Electric Light Orchestra – Roll Over Beethoven
Judge for yourself: just after midnight every day, Meh will offer one new item for sale, the write-up for which should generate as many laughs as it does sales. Rutledge talks about running the site the way Trey Parker and Matt Stone run South Park, with as little lead time as possible, so that Meh can comment on current events. There will be no social media, no liking, no sharing, no email sign-up. He thinks email is a brand-damaging annoyance. The site should be compelling enough that people won’t need to be reminded to go to it. Repeat visitors who don’t buy stuff can click a “meh” button that will increase their prestige in the Meh community. He says, “Many people will be like, ‘But it’s a store. Why would you do that?’ That’s the fun part.”
This Internet Millionaire Has a New Deal For You : D Magazine, via The Feature
Lots of Tech Links:
- Can’t we have both? : We don’t need net neutrality; we need competition : Ars Technica
- The world wide web may be fracturing into a bunch of regional internets : Quartz
- iPhone or Android: it’s time to choose your religion : The Verge
- Google releases Gmail API, and it’s a bigger deal than you think : Geek.com
How to Stream TV Shows Now That Aereo’s Dead : Wired Gadget Lab
“Note that none of the scenarios above involve removing free videos from YouTube altogether. Even people who want to pull videos away from YouTube for exclusive windows assume that the world’s biggest video site will remain the world’s biggest video site and help create demand for paid products. But it will be very interesting to see how much, if any, video YouTube users are willing to pay for. If they can pay at all — YouTube’s core users are teenagers who have lots of energy but may find it difficult to make online payments.”
How Much Would You Pay to Watch a YouTube Video? : Re/code
The Impact of Soccer:
- The World Cup Caused the Busiest Hours the Internet Has Ever Had : Motherboard
- The World Cup in 140 Characters: Twitter Volume Is Already Double the 2012 Olympics : Re/code
- The World Cup Ghost Town Effect : Citylab
Diary entry for 28 June:
American’s new-found love of soccer may seem like a sudden, surprising (or even nefarious) thing but anyone who was born after 1964 knows why soccer is big (big enough) and getting bigger every year: we all played soccer as kids — OK, so not *all* of us; chunks of the US are [gridiron] football and always will be until more medical evidence about concussions passes peer review and gets published, and a lot of cities and small towns are into basketball for one of two reasons: it’s easier to pull together teams of five, as opposed to eleven, and b-ball courts are small (and grassless) making b-ball the better choice — literally, a better fit — than huge suburban soccer fields.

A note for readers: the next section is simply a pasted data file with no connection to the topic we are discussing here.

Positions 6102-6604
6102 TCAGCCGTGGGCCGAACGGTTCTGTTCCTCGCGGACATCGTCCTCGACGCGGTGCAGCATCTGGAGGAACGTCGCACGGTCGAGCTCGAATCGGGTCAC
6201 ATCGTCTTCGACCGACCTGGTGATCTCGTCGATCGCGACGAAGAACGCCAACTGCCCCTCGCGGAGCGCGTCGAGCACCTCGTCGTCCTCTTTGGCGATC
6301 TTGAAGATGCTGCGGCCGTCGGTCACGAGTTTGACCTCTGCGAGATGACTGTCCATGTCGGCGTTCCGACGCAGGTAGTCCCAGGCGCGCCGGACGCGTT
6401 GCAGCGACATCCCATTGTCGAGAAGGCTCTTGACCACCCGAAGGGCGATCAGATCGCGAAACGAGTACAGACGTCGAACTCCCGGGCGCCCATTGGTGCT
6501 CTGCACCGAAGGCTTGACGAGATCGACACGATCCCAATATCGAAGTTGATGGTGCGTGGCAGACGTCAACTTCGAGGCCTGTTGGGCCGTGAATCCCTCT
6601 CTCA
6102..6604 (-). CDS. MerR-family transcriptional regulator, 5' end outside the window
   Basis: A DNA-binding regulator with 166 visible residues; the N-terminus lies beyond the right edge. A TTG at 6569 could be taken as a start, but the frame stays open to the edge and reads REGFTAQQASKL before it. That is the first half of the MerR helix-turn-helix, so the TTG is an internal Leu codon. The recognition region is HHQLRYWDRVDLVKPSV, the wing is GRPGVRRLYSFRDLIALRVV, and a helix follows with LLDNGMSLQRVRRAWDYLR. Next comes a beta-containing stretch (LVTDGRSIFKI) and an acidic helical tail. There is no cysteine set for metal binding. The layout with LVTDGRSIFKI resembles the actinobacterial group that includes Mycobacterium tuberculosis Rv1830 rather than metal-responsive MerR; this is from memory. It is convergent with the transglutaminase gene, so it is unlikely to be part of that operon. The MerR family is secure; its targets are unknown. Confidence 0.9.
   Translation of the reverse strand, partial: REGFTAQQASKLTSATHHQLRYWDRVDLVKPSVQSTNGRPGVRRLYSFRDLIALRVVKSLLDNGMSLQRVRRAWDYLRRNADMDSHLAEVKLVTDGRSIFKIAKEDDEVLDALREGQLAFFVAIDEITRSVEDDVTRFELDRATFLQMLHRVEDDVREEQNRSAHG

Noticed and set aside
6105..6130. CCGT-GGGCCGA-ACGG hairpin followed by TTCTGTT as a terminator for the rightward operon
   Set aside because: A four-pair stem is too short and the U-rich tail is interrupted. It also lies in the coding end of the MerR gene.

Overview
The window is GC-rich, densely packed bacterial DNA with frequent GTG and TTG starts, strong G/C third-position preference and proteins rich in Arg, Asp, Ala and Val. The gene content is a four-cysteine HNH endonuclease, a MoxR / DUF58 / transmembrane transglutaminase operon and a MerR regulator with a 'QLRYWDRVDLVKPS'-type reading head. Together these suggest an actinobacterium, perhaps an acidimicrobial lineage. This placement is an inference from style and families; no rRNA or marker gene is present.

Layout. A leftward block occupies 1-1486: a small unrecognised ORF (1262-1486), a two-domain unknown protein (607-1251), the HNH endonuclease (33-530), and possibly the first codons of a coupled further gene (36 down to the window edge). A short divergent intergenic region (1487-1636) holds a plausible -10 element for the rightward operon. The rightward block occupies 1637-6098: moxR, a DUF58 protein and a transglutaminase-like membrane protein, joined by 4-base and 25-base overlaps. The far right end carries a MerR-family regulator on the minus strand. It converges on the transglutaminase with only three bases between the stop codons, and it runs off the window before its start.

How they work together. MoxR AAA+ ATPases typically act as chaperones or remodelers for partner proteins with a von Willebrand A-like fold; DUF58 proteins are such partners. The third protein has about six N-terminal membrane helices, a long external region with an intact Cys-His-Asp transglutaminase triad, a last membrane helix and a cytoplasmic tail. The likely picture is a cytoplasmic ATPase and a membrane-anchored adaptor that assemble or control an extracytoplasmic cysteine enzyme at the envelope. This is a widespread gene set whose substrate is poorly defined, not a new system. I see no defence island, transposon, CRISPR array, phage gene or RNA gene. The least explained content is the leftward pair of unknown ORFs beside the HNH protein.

But soccer is here, and maybe after this World Cup, MLS can get a few fans to think about watching more than two-games-in-a-decade (especially if the national team can win one more game — or hell, 2 games and make it to the semi-final). There seems to be a huge opportunity: sitting-in-bars-and-watching-soccer-while-drinking has proven to be awfully popular this World Cup (more popular than the soccer?) so maybe the league and a few local pubs or sports bars in each MLS city can figure something out. If nothing else, there may be a few new stars to emerge from the tournament and that will help a few of the MLS clubs (over half of the US roster plays abroad, though).
MLS will expand to 21 teams in 2015; this latest version of US pro soccer has been operating since 1996. Any 18-year-olds signed up to play for the 2015 season will be younger than the league.
The Daily Beast released a list of 11 ‘great books’ about soccer — an excellent place to start (wikipedia works too, I guess) — but to their list I would add Outcasts United, as Today’s Book Recommendation:
Outcasts United: An American Town, a Refugee Team, and One Woman’s Quest to Make a Difference by Warren St. John (paperback, 9780385522045)
“Clarkston, Georgia, was a typical Southern town until it was designated a refugee settlement center in the 1990s, becoming the first American home for scores of families in flight from the world’s war zones—from Liberia and Sudan to Iraq and Afghanistan. Suddenly Clarkston’s streets were filled with women wearing the hijab, the smells of cumin and curry, and kids of all colors playing soccer in any open space they could find. The town also became home to Luma Mufleh, an American-educated Jordanian woman who founded a youth soccer team to unify Clarkston’s refugee children and keep them off the streets. These kids named themselves the Fugees.
“Set against the backdrop of an American town that without its consent had become a vast social experiment, Outcasts United follows a pivotal season in the life of the Fugees and their charismatic coach. Warren St. John documents the lives of a diverse group of young people as they miraculously coalesce into a band of brothers, while also drawing a fascinating portrait of a fading American town struggling to accommodate its new arrivals. At the center of the story is fiery Coach Luma, who relentlessly drives her players to success on the soccer field while holding together their lives—and the lives of their families—in the face of a series of daunting challenges.”
Outcasts covers two very important aspects of US soccer: the importance of soccer to most of the 21st century immigrant communities (like baseball in the 1920s, or at least, like baseball in the movies about the period), and the strong influence of youth leagues.
I’ll get my to-buy links sorted out eventually. In the meantime, you can still use most readers’ preferred option.
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